By Pastor Bernt

We have to ask why he did it, but there’s no satisfying answer.  Same for the question: why isn’t more done to prevent shootings?  We’re caught up in some kind of doom (as E. Bruenig grimly describes); we’re captives.  The following words from Ephesians 6 seem fitting: “our struggle isn’t against flesh and blood … but cosmic powers of this present darkness, spiritual forces of evil in heavenly places.”  In this dark cloud suffering, violence and poverty are openly inflicted on the most vulnerable people, even children. 

And yet, we’re Easter people – we know that in Christ: “the light shines in the darkness, and the darkness does not overcome it.” So what?  So Ephesians 6 encourages us to “stand firm.”  I take this to mean, first off, not giving in to despair – keep living.  Soon after hearing about the Texas shooting, I took up my mandolin and opened up Bach’s double violin concerto – which I’m working on with my son Isaac.  I spent a few minutes on a couple measures where my fingers won’t yet go where they’re supposed to.  I wonder: the way a composer like Bach reaches after such ordered, life-enriching beauty – might it be the precise opposite of what the wickedly violent do? 

Then my kids wandered into the living room, from a mediocre day at school and pretty good first day at work (home from college).  We said hello and joked a bit.  It all felt totally ordinary – but also sane – and that feels right.  The author of Ephesians says (ch.6) that “standing firm” means “getting armed,” but not with actual weapons: rather with all the overlooked gifts of God in such short supply these days: peace, truthfulness, healing, hope – and Spirit, breath.

Clearly more must be done.  Lots of people offer prayer – but that can be a way to  “tempt God.”  Satan tells Jesus: throw yourself off the temple and make God catch you and Jesus says “don’t put God to the test.”  Don’t ask God to intervene (catch me) as a way to get out of your responsibility (not jumping). Tempting God; using prayer as a way to avoid action and change.  More can be done – even tried (gun access?) – to prevent the atrocities.  

When I’m truly at the limits of what I can find to do – that’s where I need prayer.  Maybe lament. I searched through the Psalms and a few seemed to resonate, challenge and comfort me:

Psalm 11:

In the Lord I take refuge; how can you say to me,

   ‘Flee like a bird to the mountains;

for look, the wicked bend the bow,

   they have fitted their arrow to the string,

   to shoot in the dark at the upright in heart.

If the foundations are destroyed,

   what can the righteous do?’

The Lord is in his holy temple;

   the Lord’s throne is in heaven.

   His eyes behold, his gaze examines humankind.

The Lord tests the righteous and the wicked,

   and his soul hates the lover of violence.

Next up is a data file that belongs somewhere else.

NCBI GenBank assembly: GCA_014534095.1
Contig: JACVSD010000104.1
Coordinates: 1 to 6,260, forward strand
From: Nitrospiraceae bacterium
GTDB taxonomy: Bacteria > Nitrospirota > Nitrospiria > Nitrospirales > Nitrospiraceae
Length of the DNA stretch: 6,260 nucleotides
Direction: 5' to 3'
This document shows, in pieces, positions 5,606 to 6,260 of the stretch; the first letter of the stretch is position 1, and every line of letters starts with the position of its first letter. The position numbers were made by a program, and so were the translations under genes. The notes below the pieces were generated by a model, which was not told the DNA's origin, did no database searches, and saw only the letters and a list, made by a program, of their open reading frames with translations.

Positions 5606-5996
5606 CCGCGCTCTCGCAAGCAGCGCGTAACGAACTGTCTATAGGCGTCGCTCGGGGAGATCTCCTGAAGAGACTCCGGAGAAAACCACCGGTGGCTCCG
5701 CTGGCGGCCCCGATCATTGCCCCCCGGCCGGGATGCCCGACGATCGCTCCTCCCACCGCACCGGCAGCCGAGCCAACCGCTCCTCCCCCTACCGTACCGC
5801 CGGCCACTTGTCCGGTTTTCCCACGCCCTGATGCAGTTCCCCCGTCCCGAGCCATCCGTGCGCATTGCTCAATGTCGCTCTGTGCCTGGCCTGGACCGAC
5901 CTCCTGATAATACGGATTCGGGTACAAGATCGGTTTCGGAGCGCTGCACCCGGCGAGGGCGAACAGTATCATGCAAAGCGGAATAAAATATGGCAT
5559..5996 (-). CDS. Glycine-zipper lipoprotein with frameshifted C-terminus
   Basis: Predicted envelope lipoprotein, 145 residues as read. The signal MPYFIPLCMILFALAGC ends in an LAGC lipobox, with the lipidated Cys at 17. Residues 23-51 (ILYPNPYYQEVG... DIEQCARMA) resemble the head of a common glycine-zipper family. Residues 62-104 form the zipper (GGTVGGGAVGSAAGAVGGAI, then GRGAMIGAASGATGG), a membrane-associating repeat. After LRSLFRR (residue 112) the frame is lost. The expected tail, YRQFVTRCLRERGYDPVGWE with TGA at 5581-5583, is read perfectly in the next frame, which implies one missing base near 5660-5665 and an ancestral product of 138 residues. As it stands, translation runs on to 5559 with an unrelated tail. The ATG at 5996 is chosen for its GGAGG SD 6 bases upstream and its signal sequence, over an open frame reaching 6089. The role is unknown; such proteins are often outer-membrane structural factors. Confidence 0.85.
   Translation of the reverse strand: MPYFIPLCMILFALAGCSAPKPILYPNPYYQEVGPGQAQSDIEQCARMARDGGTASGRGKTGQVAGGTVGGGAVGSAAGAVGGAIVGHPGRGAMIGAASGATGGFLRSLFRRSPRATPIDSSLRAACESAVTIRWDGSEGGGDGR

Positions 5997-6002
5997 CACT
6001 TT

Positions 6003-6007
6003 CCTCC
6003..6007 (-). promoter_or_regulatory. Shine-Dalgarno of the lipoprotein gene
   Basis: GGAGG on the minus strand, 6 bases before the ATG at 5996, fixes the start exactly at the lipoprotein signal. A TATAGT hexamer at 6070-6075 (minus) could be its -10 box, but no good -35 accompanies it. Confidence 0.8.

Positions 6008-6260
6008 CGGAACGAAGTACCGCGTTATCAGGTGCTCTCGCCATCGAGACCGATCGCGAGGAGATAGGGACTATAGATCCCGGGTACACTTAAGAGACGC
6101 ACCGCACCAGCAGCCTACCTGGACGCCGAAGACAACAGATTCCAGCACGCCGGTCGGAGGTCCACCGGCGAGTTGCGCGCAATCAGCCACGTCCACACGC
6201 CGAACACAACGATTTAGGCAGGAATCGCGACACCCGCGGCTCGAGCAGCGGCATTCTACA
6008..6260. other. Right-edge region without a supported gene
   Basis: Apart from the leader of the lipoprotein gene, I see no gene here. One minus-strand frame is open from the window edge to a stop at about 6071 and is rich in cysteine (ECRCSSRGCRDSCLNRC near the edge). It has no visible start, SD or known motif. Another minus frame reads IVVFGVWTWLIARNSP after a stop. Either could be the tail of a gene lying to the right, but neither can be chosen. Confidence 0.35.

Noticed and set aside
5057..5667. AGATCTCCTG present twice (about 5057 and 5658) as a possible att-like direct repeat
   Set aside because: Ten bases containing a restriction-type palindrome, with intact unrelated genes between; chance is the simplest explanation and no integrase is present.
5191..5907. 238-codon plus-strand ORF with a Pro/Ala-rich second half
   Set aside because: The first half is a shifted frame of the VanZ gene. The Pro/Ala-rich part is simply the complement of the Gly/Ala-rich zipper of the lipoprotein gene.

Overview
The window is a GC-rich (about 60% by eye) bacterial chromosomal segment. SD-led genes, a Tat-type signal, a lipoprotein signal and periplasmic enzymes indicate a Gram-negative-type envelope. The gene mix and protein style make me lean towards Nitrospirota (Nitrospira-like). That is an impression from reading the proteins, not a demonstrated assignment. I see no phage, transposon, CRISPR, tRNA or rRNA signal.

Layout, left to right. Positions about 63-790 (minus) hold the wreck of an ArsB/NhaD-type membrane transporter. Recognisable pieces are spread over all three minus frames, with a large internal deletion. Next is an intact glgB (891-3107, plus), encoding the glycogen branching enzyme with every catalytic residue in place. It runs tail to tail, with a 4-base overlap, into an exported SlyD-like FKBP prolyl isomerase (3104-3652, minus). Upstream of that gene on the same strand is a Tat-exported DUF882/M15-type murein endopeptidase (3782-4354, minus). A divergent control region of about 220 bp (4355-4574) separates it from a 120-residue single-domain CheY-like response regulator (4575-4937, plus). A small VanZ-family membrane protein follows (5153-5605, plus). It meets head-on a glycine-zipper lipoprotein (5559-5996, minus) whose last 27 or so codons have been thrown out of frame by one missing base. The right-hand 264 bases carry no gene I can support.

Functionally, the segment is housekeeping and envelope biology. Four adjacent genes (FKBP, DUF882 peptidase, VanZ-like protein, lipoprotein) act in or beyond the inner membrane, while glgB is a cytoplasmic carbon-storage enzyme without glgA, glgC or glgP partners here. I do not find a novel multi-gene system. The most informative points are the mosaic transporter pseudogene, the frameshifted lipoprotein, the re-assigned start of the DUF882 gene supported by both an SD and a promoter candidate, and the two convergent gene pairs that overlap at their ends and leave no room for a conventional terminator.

On the wicked he will rain coals of fire and sulphur;

   a scorching wind shall be the portion of their cup.

For the Lord is righteous;

he loves righteous deeds;

   the upright shall behold his face.


Psalm 12:

Help, O Lord, for there is no longer anyone who is godly;

   the faithful have disappeared from humankind.

They utter lies to each other;

   with flattering lips and a double heart they speak.

May the Lord cut off all flattering lips,

   the tongue that makes great boasts,

those who say, ‘With our tongues we will prevail;

   our lips are our own—who is our master?’

‘Because the poor are despoiled, because the needy groan,

   I will now rise up,’ says the Lord;

   ‘I will place them in the safety for which they long.’

The promises of the Lord are promises that are pure,

   silver refined in a furnace on the ground,

   purified seven times.


Psalm 46:

God is our refuge and strength,

   a very present help in trouble.

Therefore we will not fear, though the earth should change,

   though the mountains shake in the heart of the sea;

though its waters roar and foam,

   though the mountains tremble with its tumult.

       There is a river whose streams make glad the city of God,

   the holy habitation of the Most High.

God is in the midst of the city; it shall not be moved;

   God will help it when the morning dawns.

The nations are in an uproar, the kingdoms totter;

   he utters his voice, the earth melts.

The Lord of hosts is with us;

   the God of Jacob is our refuge.

    Come, behold the works of the Lord;

   see what desolations he has brought on the earth.

He makes wars cease to the end of the earth;

   he breaks the bow, and shatters the spear;

   he burns the shields with fire.

‘Be still, and know that I am God!

   I am exalted among the nations,

   I am exalted in the earth.’

The Lord of hosts is with us;

   the God of Jacob is our refuge.



  • New Revised Standard Version


by Pastor Bernt

On many Sundays in the church year, especially during the penitential seasons of Advent and Lent, we open with the singing of Kyrie eleison, Greek for “Lord have mercy.” We alternate “Lord” and “Christ” and sometimes also prayers for peace.  We sing it repeatedly, even nine “have mercies” total (I read in one of my various sources that it’s supposed to correspond with nine choirs of angels in Heaven).  Then, during the prayers of intercession later in the service, the refrain often comes up again, over and over: “Lord in your mercy … hear our prayer.”